Bread and salt.

If you walked into a Ukrainian prairie household in 1902, when my great-great grandparents immigrated to Mazeppa, Saskatchewan, you would have been greeted with bread and salt.

It’s potato day. I’m a Canadian mongrel, made up of semi-equal parts English, Ukrainian, Romanian and not-sure-what-else. If you ask me my ethnic background, though, I’ll say “Ukrainian”. After all, I’m short and round. It fits. Mostly, I like vodka, but to be quite honest, it makes me fall asleep. In the middle of the party. I don’t know on which of my other heritages to blame that particular party quirk, but I’m sure my Ukrainian ancestors roll over in their graves watching me doze on the couch while the fête rages on around me.

Did someone mention potatoes?

In honour of potato day, I turned to my Ukrainian Daughters Cookbook. For real. According to the cover, it’s a “Canadian bestseller”, published by the Ukrainian Women’s Association of Canada, Daughters of Ukraine Branch, Regina, Saskatchewan.  I have the eighth printing, from 1992. I made the Potato Bread. According to Ukrainian Daughters, it’s “a delicious fine-textured bread with a crisp crust”.

Potato Bread

potato bread (it really did have a crisp crust)

There’s something about the smell of bread baking, isn’t there?  Jim is a reformed Cathoholic.  Once, early in our relationship, he was sleeping over on Good Friday.  Fasting, but sleeping over.  It was a rare day off, so I made bread.  I think I made 8 loaves: some plain, some with cheese, some with garlic.  Jim, fasting, ate none.  The next day, while I was at work, Jim ate an entire loaf of bread.  He ate it with butter.  He ate it with jam.  He just ate it.  I sort of think bread is why Jim proposed.  I know it’s why he bought me my KitchenAid stand mixer.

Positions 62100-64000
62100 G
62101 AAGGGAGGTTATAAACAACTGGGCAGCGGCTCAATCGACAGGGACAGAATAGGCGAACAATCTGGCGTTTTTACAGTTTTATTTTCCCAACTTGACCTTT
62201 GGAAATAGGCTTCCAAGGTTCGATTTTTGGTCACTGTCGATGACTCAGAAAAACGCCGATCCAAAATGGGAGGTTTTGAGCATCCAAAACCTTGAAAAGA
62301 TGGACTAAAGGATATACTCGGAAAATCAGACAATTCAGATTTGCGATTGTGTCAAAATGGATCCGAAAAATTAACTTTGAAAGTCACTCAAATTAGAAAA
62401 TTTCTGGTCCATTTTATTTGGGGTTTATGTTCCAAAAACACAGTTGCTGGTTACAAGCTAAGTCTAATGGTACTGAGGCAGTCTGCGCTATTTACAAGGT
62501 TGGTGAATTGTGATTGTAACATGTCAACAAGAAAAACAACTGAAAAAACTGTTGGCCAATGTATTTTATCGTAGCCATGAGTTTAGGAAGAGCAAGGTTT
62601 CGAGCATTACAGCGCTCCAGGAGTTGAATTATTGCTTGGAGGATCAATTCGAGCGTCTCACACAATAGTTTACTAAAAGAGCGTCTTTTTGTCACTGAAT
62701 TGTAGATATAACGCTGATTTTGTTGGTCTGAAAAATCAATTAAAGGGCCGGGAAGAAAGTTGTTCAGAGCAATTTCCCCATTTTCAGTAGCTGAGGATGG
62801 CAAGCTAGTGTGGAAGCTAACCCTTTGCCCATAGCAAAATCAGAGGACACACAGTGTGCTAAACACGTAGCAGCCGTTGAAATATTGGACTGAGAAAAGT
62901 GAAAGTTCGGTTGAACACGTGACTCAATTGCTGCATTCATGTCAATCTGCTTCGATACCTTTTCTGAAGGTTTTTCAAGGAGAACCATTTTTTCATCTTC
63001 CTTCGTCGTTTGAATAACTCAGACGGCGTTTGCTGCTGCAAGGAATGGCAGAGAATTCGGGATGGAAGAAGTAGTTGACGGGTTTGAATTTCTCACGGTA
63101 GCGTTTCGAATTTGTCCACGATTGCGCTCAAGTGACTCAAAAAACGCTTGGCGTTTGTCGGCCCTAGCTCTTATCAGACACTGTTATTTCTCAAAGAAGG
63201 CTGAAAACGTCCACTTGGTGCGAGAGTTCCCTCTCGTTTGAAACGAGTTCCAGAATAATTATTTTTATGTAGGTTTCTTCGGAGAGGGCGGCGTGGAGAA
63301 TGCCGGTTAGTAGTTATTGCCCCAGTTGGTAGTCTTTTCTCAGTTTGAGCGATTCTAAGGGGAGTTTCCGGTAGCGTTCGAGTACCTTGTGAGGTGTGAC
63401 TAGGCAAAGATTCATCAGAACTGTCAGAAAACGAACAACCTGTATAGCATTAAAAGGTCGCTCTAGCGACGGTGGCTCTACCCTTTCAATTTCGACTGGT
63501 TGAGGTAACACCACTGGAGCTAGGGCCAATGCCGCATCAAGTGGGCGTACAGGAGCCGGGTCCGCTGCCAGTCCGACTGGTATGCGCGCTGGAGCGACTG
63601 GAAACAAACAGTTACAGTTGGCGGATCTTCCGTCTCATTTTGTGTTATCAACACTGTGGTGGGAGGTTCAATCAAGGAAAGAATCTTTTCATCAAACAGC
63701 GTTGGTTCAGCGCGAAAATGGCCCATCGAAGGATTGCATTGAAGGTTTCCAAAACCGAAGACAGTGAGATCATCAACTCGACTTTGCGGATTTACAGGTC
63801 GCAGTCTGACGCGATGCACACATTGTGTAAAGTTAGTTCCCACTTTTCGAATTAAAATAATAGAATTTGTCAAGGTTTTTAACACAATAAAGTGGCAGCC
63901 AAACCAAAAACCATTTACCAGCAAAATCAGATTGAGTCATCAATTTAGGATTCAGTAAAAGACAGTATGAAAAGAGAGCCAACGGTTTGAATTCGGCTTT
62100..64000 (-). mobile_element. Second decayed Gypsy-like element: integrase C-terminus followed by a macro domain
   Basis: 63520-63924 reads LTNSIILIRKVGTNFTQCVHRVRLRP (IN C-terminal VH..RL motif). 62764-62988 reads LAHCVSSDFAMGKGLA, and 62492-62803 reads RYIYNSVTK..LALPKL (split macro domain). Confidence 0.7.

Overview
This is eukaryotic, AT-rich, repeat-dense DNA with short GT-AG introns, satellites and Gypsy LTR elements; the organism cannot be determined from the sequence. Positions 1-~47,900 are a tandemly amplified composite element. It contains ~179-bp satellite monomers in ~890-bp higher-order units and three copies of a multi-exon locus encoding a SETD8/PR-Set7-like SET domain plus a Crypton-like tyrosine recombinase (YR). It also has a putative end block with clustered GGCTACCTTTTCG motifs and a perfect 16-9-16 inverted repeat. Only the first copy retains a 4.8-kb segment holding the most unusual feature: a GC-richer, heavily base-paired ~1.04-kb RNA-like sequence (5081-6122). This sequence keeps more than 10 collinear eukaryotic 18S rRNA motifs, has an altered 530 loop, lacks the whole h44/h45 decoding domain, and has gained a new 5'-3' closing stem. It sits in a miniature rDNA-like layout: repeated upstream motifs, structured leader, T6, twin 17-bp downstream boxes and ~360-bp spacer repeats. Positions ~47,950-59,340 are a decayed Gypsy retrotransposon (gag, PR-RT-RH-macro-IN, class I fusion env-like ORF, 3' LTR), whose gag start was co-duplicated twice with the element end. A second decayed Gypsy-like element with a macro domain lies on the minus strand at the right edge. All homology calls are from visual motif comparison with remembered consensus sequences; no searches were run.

Potatoes are actually pretty darned bland when you get right down to it. Funny that they should evoke such a passionate reaction in so many cultures. What about the good ol’ baked potato, for instance? Jim likes his tossed onto the barbeque about 20 minutes before the steak. No butter, sour cream, bacon bits or chives for him; the potato’s role is to soak up the juice from his extremely rare steak (ugh).


the way Jim likes it

Then there is the perfect Italian pillow of deliciousness: gnocchi. Basically the Italian “pierogi” (a misnomer, really; the proper word is “varenyky” or варе́ники, but don’t trust the Ukrainians, Cheemo must be right). I had my gnocchi (yes, hand-made.  can’t you tell?) tonight with a brown butter sage sauce.  An adaptation from one of Mario’s recipes.

gnocchi with brown butter sage sauce

Italian varenyky

Jim had his potato exactly how he liked it.  I guess I should come clean now.  We often have two dinners at our house.  I don’t like to eat four-legged animals.  Jim does.  Due to an unfortunate university experience, Jim likes neither varenyky nor gnocchi.  We did, however, share a salad tonight.

And for dessert, some Ukrainian Daughters potato bread, finely textured with a crisp crust. I had a slice with some hazelnut honey from honeyshop. Jim had his with raspberry jam. Not sure if they were my mom’s raspberries, or his mom’s.  He’s a bit of a jam hoarder, actually.